In the interview she declined to comment about her views on abortion because it is an issue that comes before the courts, but said she would follow existing law no matter what her personal views are.

Strong response

In letters to the Marquette Tribune, Bradley called gay people “queers” and labeled people living with AIDS “degenerates.”

But the strongest reaction came in response to a column about the 1992 presidential election of Bill Clinton she had written under a previous name, Rebecca Grassl.

“One will be better off contracting AIDS than developing cancer, because those afflicted with the politically correct disease will be getting all of the funding,” she wrote in that column. “How sad that the lives of degenerate drug addicts and queers are valued more than the innocent victims of more prevalent ailments.”

The mostly negative reaction was so voluminous that the Marquette Tribune published a note nine days later saying it would no longer print response letters.

Bradley said she ceased writing columns for the Tribune likely because of lack of time, but said she couldn’t remember specifically why she stopped writing for the paper.

Meanwhile, Gov. Scott Walker on Tuesday said it’s “irrelevant” whether his appointment of Bradley would have been affected if he had known about inflammatory columns she wrote as a college student because voters will soon have a say.

Walker said Bradley’s 1992 columns did not reflect the thinking of young conservatives like himself at the time.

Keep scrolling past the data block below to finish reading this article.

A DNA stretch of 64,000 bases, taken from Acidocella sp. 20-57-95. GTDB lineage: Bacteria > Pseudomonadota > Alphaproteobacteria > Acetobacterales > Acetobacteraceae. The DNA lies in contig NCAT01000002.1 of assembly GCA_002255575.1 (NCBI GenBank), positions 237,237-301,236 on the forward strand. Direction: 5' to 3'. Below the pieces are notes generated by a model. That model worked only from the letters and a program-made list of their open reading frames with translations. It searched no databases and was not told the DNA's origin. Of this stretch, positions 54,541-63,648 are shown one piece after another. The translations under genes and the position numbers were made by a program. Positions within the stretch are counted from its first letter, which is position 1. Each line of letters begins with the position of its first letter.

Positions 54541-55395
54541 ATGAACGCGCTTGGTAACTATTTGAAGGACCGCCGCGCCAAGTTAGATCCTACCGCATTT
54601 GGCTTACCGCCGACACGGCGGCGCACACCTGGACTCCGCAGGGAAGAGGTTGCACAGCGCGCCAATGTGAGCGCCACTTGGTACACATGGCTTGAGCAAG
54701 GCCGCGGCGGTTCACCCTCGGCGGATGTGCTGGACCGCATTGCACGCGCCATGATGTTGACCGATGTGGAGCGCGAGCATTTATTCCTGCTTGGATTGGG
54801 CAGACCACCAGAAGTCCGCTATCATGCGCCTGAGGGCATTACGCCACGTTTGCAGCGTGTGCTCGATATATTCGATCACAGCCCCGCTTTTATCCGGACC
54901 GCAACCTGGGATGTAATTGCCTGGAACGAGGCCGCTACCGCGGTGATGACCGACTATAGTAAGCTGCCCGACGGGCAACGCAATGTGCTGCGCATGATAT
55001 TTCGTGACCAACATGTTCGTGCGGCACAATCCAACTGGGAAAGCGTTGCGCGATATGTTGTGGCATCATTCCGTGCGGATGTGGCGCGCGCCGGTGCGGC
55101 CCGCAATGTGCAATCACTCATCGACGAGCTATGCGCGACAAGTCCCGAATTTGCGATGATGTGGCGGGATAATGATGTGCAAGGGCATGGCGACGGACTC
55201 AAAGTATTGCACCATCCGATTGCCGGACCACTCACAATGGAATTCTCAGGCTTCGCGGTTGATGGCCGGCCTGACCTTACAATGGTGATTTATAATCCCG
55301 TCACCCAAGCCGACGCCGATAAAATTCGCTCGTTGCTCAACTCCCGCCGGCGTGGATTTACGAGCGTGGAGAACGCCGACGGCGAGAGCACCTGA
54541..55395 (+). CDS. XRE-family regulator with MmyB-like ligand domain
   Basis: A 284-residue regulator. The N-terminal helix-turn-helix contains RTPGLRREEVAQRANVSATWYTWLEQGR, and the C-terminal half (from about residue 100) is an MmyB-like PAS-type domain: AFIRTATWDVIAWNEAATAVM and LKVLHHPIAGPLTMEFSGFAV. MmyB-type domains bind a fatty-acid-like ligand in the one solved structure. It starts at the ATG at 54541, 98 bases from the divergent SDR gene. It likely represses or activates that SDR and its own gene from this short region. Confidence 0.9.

“The voters will decide come the primary in April and I think the contrast is pretty clear,” Walker said.

A spokeswoman for Walker, who appointed Bradley to three judicial positions in as many years — including the Supreme Court last fall — said Monday that “neither the governor nor our office was aware of the columns.”

Bradley said Tuesday in a WTMJ radio interview she didn’t disclose the writings in her application for the Supreme Court because the application process focused on her work as a lawyer and as a judge.

Walker also told reporters after a bill signing at Brown Deer High School that his vetting process for judges involves reviewing their legal opinions, columns they’ve written as a lawyer and any writings from law school, but not any writings as an undergraduate.

“I would challenge you to look back at any governor’s appointment process, and I doubt that you’ll find that every writing as a student is going to be brought up under any process,” Walker said. “At some point 20 years from now are we going to have the same questions about someone with a Tweet or a text or a Facebook post? It’s an interesting debate out there.”

Defending Bradley